Thunder storms are in the forecast for today so we are on a bit of a mission to beat the weather. The mission is made more serious by the flash flood zone that we need to pass through at the end of the day, which is certainly not the place to be during a thunderstorm!
After a quick breakfast, we pack up and climb the minor hill up from the ranch to rejoin the road, with the dirt still tacky-wet from last nights rain but not muddy. We follow the Uranium road west for a few miles across gently undulating terrain before dropping down into rocky terrain of gullies carved into the surrounding plateau.
As we descend it gets noticeably warmer, a nice change from the coolness at high altitude over previous couple of days. After descending to our first low point we follow a road up a gentle gradient again, before coming to a four-way junction called Turkey Track and continue climbing.
The sky is full of ominous cumulus clouds but so far no rain or thunder as we climb up to today’s high point of 2400m. There is a definite urgency to the day, and work hard to get up and over this high point before the clouds unload on us and turn the roads to sticky mud, or lightening threatens us on this high exposed mesa, or the flash flood zone fills with a torrent of water.
As we begin the descent to Gateway the world suddenly falls away and we are staring in awe down 1000m into a landscape of red walled canyons and mountains covered in pine and aspen forest. We are following a rough dirt road cut precariously into the edge of the slope, and there is a real sense of exposure as we drop down through the layers of red sandstone, with 100s of meters of steep slope off the edge of the road.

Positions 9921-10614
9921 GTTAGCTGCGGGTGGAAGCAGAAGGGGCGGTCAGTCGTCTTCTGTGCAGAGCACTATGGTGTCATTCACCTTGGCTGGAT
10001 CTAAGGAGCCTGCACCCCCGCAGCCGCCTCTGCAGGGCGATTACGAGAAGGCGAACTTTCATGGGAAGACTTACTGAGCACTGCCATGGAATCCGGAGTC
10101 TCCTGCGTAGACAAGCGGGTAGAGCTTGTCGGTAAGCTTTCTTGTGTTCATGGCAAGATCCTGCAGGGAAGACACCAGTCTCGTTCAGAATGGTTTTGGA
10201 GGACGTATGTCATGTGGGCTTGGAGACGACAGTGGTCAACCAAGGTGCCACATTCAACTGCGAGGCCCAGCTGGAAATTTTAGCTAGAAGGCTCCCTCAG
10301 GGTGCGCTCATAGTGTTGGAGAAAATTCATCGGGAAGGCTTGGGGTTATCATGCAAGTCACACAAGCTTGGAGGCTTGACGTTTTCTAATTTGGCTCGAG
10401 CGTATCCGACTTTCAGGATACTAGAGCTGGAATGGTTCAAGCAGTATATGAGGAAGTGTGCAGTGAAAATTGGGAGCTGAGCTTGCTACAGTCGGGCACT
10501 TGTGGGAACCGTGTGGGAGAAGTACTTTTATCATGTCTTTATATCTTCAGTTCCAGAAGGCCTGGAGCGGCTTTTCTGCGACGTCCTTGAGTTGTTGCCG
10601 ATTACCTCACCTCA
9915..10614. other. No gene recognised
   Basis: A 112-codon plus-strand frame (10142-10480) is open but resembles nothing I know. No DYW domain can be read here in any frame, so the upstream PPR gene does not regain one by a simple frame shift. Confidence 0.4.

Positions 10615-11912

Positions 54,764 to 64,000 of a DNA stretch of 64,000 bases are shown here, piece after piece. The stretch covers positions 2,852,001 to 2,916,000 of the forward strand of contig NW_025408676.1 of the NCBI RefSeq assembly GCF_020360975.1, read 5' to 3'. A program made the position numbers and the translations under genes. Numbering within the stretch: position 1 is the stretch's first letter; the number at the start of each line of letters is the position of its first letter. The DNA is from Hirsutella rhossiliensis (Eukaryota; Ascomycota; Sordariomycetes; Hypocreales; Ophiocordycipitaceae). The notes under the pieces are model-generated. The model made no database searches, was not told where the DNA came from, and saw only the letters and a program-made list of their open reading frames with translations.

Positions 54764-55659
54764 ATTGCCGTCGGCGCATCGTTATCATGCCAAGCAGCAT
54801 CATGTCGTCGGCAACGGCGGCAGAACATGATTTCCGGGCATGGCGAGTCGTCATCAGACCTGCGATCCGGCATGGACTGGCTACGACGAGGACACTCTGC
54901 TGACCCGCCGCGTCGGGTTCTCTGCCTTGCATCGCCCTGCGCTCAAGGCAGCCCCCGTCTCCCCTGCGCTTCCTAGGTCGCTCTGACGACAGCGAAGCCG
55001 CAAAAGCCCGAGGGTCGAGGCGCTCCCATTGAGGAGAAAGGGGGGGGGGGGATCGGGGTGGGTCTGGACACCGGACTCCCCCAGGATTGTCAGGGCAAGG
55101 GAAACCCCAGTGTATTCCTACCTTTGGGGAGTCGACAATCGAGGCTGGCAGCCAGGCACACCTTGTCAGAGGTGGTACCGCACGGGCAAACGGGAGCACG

The red dirt road transitions to white sand as we change rock formations, and soon afterwards we enter the flash flood zone, the road surface is deep, soft sand, and we need to surf the bikes, leaning back over the saddle, down and down in to the canyon.
The final stretch to Gateway is along a highway, and we hurry in down the road, trying to beat the rain falling out of dark storm clouds in front of us. And just about make it, as the storm unloads on us just as we peddle the last few 100m to the hut.
This hut is armored like a fortress, with steel shutters over the windows and a shielded padlock, no doubt because it’s stocked with beer and fairly close to town, and we struggle for a few minutes in the pouring rain to open the door.
After getting inside, unpacking and drying off, the storm continues for a little while before and after about 20 minutes it’s finished. We decide to ride to the posh Gateway Canyon resort, where Kendra and Micki are spending the night.
The resort is certainly a different world, and it’s tough not to succumb to the luxury and indulge in food that somebody else cooked and expensive drink, but Marc, Mel, Betsy and I only have some fries before heading back to the hut to cook up an excellent dinner of curry and rice and enjoy hut beers.
Sep 29, day 6, to La Sal hut
Storms continue to rumble through the night, with at least two thunder booms and some showers. The hut is dark and is the only one we have seen that does not have a wood stove, so in the morning it’s chilly, and nobody wakes up until 7ish when Betsy opens one of the windows and lets in some light.